ROHKUNSTBAU is a series of contemporary art exhibitions rediscovering forgotten cultural institutions around Brandenburg. Initiated by Dr. Arvid Boellert and curator Mark Gisbourne, this year’s ‘XXIII ROHKUNSTBAU: Die Schönheit im Anderen (The Beauty of Difference)’ is at Spreewald’s run-down Schloss Lieberose, a two hour pilgrimage from Berlin. But the trip is absolutely worth it. The exhibition has been curated under the theme of constructing the self through the relation to other, and more widely, celebrating cultural diversity in a time of xenophobia and mass migration. But there is a fine line to balance between acknowledging difference, and reverting into binary thinking.
Indeed, 11 artists are each representing a country, despite their complex living, working, and travelling habits. Each body of work is given its own room to breath, where the stunning surviving features of the Schloss Lieberose provide a stimulating backdrop that both enhances or, at times, appropriately challenges the work. Despite the stated curatorial mission, unfortunately, the excess space also has the effect of preventing dialogue between the separated, diverse artists. The readymade banality of Norwegian/Danish duo Elmgreen & Dragset’s tongue-in-cheek, ‘Too Heavy’, a quite literal lump of pure aluminium weighing down a tensed mini trampoline, is overlooked by an intricate, ornate baroque ceiling of swirling putti and eagles. Scottish artist Andrew Gilbert‘s abstracted mixed media sculptures take the form of imperial British militia, built up from a clutter of low-brow cultural referents of their brutally conquered lands. They stand in a room of intricate dark wood panelling reminiscent of the revered bourgeois home, and remind one not only of the violence of colonialism, but of the intense ideological consequences as well, where certain cultures and practises were deemed as lower, barbaric, and ultimately unworthy; ways of thinking that still very much exist. The disfigured head of a moustached, white militant with his eyes gouged out delightfully teeters on the mantelpiece of the palace’s fireplace.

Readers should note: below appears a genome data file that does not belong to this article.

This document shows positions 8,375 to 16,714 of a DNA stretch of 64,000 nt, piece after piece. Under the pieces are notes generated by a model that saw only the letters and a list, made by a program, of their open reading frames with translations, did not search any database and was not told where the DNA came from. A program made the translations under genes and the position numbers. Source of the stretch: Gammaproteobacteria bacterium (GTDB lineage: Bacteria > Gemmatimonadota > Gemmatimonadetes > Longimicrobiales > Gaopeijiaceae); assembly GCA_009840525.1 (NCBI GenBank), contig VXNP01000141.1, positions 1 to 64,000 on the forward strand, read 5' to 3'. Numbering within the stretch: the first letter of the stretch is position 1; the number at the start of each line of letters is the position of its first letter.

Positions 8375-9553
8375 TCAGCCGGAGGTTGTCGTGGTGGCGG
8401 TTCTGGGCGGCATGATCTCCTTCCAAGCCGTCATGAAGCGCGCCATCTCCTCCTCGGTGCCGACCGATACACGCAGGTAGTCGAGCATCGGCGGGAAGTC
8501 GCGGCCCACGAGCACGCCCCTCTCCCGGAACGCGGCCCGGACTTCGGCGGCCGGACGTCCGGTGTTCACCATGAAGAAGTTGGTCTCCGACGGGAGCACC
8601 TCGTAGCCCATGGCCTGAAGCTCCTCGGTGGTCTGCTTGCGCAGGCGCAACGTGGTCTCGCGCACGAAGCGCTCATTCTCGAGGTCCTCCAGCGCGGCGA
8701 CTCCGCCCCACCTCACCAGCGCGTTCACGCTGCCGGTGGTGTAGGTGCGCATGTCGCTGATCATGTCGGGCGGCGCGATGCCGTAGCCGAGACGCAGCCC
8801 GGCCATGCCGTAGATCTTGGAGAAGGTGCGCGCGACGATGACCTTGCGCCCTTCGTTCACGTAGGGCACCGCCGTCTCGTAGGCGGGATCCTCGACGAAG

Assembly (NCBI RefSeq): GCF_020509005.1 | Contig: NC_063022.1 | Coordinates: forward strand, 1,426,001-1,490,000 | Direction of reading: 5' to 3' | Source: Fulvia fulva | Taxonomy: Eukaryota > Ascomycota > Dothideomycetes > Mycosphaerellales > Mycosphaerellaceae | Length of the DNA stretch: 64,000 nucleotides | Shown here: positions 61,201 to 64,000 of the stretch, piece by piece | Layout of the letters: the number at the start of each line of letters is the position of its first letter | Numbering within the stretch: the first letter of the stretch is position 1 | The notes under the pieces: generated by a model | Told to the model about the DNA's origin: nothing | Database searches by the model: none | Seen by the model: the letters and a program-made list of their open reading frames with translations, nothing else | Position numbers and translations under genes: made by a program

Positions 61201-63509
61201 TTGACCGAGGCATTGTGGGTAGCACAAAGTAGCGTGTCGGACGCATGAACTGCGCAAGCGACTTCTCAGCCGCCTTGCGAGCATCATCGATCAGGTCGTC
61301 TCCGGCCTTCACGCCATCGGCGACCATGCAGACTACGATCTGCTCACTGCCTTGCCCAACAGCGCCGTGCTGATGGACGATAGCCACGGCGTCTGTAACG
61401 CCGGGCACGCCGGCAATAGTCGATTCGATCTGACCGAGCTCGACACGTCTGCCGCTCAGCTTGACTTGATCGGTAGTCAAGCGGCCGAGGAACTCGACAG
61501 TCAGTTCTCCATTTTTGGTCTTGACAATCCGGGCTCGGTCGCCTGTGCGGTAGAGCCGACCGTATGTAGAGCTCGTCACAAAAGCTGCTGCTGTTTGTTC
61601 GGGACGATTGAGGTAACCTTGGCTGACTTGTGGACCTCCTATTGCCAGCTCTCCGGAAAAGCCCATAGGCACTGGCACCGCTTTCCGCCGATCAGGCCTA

Belgium-based Pélagie Gbaguidi, born of Benin origin in Dakar, calls herself a contemporary “Griot”, the traditional West African travelling artists maintaining oral histories. She attempts to archive and deconstruct postcolonial histories relevant to her experiences through expressive, immediate drawings of others and of scenes, recalling Surrealist techniques of automatic drawing. An interview with the artist plays in the corner of the room, and demonstrates her intense working process. Gbaguidi’s inclusion is the strongest realisation of psychological actualisation within the curatorial mission, and the drawings leave a deep impression.
Toshihiko Mitsuya, on the other hand, attempts to force a western audience into confronting a perspective of themselves as seen from the cultural standpoint of Japan. While such an approach may satirically point out the exotifying tendencies in the western gaze, Mitsuya’s choice in portraying medieval knights in tinfoil, while technically impressive, falls short of this criticism, and instead, becomes superfluous. The work also suggests a constructed divide between East and West, as separate entities, and ignores blended histories so important in dismantling mythic nationalism. It is, nonetheless, enjoyable to see. While the curatorial mission of integration may not have been realized to its fullest, there is nonetheless a wide array of fantastic work, from artists who have much to offer beyond their identities.